Tony Albert’s Optimism, 2008, is a series of photographs of the artist’s cousin wearing a Jawun, a basket traditional to northern Queensland, which is carried like a backpack with a strap across the wearer’s forehead. In contrast to Linden’s and Cassar’s scepticism, adaptive resilience is here regarded not only as a positive attribute but as an absolute necessity. The repeated appearance of the Jawun in multiple different contexts—at the footy, at uni, in an urban street, in the bush—conveys the opposite message to Linden’s repeated images of victimised women. Albert, who is a Girramay and Kuku Yalanji man, offers the solidity of Indigenous identity and the strength of tradition as a means of surviving even calamitous change. Rushdi Anwar’s The Circle of Knowing and Unknowing, 2012-16, also looks to the resilience of both tradition and institution as a matter of cultural survival. Anwar’s floor-based circle of white chalk and black pigment powder establishes a dialectic between form and formlessness, the means of mark-making and the amorphous dissolution of these means. A Kurdish refugee migrant to Australia, Anwar’s installation draws on his knowledge of violent conflict, specifically focusing on the educational institutions that are the collateral damage (or sometimes explicit target) of war. The video component of Anwar’s installation, projected onto the wall above his floor piece, raises the practical problem of juxtaposing a sculptural installation with a projection that requires darkness for visibility. Even beyond the unfortunate semi-darkness of the lighting compromise, this video only detracts from Anwar’s work, which, despite its didactic symbolism, is thoughtful. Panning in close-up across the surface of the floor piece, the video seems to be an invitation to look closely but one that, paradoxically, functions to obviate the necessity of actually doing so.
Internet artist Tabita Rezaire’s five-minute video Peaceful Warrior, 2015, seemed initially to be an obvious case of parody. The video’s 90s digital-kitsch imagery clearly, or so I thought, mocks the inane utopianism of e-mysticism and the extravagant promises of online self-help. The artist, wearing a shiny purple onesie, dances, gyrates and does yoga poses while various exhortations flash up on the screen: “DECOLONIZE YOUR DIET!” and “RELEASE YOUR YONIC POWER THROUGH WOMB MOVEMENTS AND UNAPOLOGETIC PRIDE.” “PRCATICE (sic) KEMETIC YOGA,” the video insists, “THE AFRICAN SPIRITUAL SCIENCE OF YOGA FROM ANCIENT EGYPT IT IS A HEALING AND REGENERATIVE TECHNOLOGY GIVEN BY OUR ANCESTORS.”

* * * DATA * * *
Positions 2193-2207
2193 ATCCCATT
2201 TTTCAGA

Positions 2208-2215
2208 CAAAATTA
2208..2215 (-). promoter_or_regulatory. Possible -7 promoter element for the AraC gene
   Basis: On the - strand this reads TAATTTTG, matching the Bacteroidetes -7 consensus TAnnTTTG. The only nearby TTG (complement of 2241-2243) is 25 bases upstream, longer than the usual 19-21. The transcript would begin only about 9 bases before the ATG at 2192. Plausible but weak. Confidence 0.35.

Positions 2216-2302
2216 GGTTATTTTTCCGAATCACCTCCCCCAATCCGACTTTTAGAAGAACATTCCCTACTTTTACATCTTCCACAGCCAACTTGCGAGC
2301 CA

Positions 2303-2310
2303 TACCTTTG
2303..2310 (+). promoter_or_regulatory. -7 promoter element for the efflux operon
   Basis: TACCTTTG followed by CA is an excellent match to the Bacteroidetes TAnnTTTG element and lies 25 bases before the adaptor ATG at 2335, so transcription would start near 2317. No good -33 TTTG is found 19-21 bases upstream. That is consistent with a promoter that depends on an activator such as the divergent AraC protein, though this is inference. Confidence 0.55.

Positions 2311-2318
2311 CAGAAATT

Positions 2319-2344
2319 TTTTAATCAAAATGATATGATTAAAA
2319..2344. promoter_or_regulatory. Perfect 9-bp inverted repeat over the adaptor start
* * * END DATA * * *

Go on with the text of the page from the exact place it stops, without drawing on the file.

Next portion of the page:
With further investigation however, I discovered that Rezaire’s high-tech primitivism is not, in fact, intended as a parody but rather as a transformative gesture. In interviews, the artist presents her intention to decolonise the internet with total conviction. To be clear, I agree with much of what she says. As she observes, “The internet reproduces IRL fuck ups i.e. western racial, economical, political, and cultural domination, legitimized behind the idea of modernity and technological advancement. It promotes occidental hegemony; brainwashes its users, whitewashes information, and is an active tool of surveillance, propaganda, censorship and control.” Certainly. However, in the context of Meagher’s exhibition, I’m not sure what to make of the language of self-help and mindfulness in Rezaire’s work. While the artist maintains that “healing is resistance,” it seems to me that the self-help industry sells us the tools of resilience, rather than resistance. And as Meagher suggests, resilience can allow us to be repeatedly exploited, perpetuating an inequitable system that doesn’t meet our needs. In this respect, isn’t self-help a bit like the ad-hoc charity of passers-by that provides Melbourne’s homeless with the minimal food and shelter to make it through the night, while gentrification and real estate speculation drive the cost of property ownership so high that increasing numbers are forced onto the streets? As Anwar’s and Albert’s works both imply, it is institutional structures like those of education or cultural tradition, rather than individualistic self-help, that protect vulnerable people and allow resistance to be cultivated.
Anna Parlane is a writer and occasional curator based in Melbourne. She is currently finishing a PhD at Melbourne University, and was previously assistant curator at Auckland Art Gallery Toi o Tāmaki.
Title image: Tabita Rezaire, Peaceful Warrior, 2015. Digital Video. Photo courtesy of Gertrude Contemporary. Photo Credit: Christo Crocker.)